UH senior center Marcus Cousin finally knows how it feels to play through a collegiate season without a ton of frustration.
Frustration from being a seldom-used player for two years at Seton Hall. Frustration at having to sit out the 2006-07 season after transferring to UH. Frustration from struggling through last season with a foot injury, and having his toughness and talent questioned by fans and the media.
This season, Cousin’s frustration has finally given way to satisfaction.
The 6-foot-11-inch, 250-pound Cousin is making the most of his final collegiate season. He is averaging a solid 12.3 points, 9.1 rebounds and 2.2 blocks per game, numbers that eclipse any others he has posted throughout his career. He is also shooting 52.7 percent from the field.
Cousin’s surprising turnaround is the feel-good story of the Cougars’ season. No other UH player can boast of having improved so much.
Perhaps no other player has had to deal with as many nagging issues as Cousin.
Cousin’s biggest problem from last season was a foot injury that limited his effectiveness in games. He averaged only 4.4 points and 4 rebounds in 13.8 minutes per contest. He wasn’t the offensive threat, aggressive rebounder or solid defensive presence fans envisioned he would be.
Some fans probably wrote him off as just another of head coach Tom Penders’ failed big-men recruits. His bandwagon might have included only his coaches and teammates.
Force in the middle
This season, Cousin made his presence felt from the start. He scored in double figures in seven of the Cougars’ first eight games. He also averaged 9.75 rebounds and 2.25 blocks during that stretch.
Cousin’s presence was also felt in last Wednesday’s 85-67 win over Conference USA rival East Carolina. He played 35 minutes and matched season-highs with 18 points and 13 rebounds. He hit seven of 11 shots and blocked four shots.
With Cousin patrolling the middle, East Carolina had little chance for a comeback.
‘When Marcus plays aggressive and plays really hard and asserts himself, he dominates,’ Penders said afterward. ‘He did some dominant things (against East Carolina). He was above the rim for rebounds; he wasn’t just rebounding balls that dropped in his area. He was really assertive with his moves and even went to the offensive boards. We still believe Marcus could be a huge difference for us in conference play’, he said.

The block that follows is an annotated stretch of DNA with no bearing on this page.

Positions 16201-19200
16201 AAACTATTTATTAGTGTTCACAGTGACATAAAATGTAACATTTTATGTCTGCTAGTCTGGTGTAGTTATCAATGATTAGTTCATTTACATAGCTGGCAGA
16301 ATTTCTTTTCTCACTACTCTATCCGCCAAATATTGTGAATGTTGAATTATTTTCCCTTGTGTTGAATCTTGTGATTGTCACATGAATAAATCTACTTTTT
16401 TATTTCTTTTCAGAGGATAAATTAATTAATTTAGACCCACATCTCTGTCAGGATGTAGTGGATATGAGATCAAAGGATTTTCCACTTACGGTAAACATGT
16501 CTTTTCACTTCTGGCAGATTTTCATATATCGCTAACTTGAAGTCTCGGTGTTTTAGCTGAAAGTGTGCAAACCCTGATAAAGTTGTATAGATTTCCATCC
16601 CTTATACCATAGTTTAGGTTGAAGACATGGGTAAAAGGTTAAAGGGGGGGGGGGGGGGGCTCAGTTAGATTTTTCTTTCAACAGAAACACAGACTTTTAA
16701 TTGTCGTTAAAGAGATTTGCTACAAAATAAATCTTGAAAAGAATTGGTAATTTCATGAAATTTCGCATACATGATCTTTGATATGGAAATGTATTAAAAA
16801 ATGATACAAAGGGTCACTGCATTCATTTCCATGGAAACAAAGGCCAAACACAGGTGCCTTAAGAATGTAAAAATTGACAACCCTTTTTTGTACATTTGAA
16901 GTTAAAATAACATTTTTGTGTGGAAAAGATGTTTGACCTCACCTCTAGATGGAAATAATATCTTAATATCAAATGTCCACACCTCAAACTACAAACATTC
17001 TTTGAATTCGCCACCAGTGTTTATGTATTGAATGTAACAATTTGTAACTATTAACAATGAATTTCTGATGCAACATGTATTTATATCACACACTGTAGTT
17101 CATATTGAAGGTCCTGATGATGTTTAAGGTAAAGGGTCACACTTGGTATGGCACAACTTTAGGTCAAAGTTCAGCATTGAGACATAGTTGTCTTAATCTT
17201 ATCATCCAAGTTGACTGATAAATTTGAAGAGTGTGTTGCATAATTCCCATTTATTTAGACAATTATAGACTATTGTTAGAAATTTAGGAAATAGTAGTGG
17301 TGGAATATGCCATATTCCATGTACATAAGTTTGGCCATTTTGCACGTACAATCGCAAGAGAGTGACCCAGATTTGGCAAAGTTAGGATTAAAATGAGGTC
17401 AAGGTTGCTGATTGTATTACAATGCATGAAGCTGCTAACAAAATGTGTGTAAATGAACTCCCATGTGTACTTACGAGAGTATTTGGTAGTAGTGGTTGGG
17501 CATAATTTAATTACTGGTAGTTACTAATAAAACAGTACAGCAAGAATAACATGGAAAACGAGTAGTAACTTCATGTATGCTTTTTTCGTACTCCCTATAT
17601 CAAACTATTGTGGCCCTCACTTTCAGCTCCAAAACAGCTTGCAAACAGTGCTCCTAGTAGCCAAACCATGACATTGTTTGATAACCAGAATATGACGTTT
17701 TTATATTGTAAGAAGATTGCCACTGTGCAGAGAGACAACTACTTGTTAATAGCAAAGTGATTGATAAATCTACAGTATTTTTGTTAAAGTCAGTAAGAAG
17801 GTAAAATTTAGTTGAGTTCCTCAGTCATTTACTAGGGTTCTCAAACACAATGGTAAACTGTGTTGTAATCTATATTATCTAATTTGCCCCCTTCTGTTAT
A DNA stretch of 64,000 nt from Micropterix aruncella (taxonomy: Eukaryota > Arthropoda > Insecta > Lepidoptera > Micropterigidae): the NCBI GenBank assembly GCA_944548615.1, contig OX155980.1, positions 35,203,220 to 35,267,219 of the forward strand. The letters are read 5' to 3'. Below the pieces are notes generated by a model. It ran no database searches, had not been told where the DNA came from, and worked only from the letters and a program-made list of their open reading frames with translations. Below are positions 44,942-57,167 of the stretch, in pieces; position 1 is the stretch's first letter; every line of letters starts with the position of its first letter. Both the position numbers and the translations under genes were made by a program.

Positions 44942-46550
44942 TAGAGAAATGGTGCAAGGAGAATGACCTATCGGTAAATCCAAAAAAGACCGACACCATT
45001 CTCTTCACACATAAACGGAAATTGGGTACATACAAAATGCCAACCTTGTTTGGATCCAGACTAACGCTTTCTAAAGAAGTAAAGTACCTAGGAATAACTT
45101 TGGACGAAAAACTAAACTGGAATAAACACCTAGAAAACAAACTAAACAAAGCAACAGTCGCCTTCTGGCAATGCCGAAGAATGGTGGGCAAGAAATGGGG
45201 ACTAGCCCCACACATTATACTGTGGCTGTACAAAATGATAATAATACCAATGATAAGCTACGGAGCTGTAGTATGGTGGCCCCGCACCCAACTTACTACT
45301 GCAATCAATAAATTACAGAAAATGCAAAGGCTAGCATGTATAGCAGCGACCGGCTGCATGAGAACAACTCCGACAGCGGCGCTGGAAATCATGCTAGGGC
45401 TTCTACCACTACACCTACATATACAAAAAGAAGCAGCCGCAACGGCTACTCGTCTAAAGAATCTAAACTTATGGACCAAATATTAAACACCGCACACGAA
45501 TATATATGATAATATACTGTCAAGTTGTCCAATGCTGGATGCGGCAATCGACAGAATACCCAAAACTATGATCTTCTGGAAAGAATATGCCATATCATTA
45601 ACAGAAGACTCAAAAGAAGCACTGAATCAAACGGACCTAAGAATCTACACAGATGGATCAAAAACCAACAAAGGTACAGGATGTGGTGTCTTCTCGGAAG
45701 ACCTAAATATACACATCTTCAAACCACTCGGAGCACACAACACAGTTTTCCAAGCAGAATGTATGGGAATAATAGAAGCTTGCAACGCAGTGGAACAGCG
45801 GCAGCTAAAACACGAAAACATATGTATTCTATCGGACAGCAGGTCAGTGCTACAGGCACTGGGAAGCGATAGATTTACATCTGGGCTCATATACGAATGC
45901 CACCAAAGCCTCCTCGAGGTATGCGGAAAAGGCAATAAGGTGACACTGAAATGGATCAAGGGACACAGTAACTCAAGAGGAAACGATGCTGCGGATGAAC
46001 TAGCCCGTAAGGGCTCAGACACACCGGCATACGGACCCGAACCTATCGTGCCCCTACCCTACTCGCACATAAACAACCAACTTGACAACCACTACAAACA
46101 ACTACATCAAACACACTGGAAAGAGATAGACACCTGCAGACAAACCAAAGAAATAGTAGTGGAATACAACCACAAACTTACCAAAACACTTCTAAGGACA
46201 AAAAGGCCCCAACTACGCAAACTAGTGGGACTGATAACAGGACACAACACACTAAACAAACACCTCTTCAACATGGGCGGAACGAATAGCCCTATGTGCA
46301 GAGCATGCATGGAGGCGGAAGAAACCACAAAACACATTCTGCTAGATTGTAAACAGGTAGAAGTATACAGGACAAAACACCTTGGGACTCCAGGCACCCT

Last season, smaller players frequently out-hustled Cousin for rebounds and hardly anyone was afraid to challenge him in the lane.
More opponents are losing the rebounding battle this season, and anyone daring enough to drive into the lane does so knowing Cousin will be waiting and ready to spring into action.
Cousin’s improved post-up skills have helped make the Cougars (12-5, 3-1 C-USA) a more efficient offensive team. The Cougars can drop the ball down to Cousin in the post, knowing he can take over from there. Plus, if opponents try to double-team Cousin, he has the presence of mind to find teammates for open looks.
Junior guards Kelvin Lewis (20.6 points per game) and Aubrey Coleman (18.1 points, 7.8 rebounds) have been bigger contributors than Cousin, but one can argue they would not be having such great seasons without the big man getting it done in the middle.
More might be needed
Cousin will play a vital role in the Cougars’ 12 remaining regular-season games, especially tonight against Texas-El Paso. Because the Cougars will be without Coleman, who received a one-game suspension after flagrantly fouling Arizona junior forward Chase Budinger on Saturday, Cousin might have to shoulder an even larger load on offense.
From here, the opposing big men will only get tougher to deal with. Cousin still has to face Memphis 6-10, 238-pound junior forward Shawn Taggart (10.2 points, 7.5 rebounds per game), Southern Methodist 7-1, 225-pound junior center Bamba Fall (7.4 rebounds, 2.8 blocks) and Tulsa 7-0, 240-pound junior center Jerome Jordan (14 points, 9.6 rebounds, 2.5 blocks).
But for Cousin, it’s now a lot easier to step up when there’s little to no frustration involved.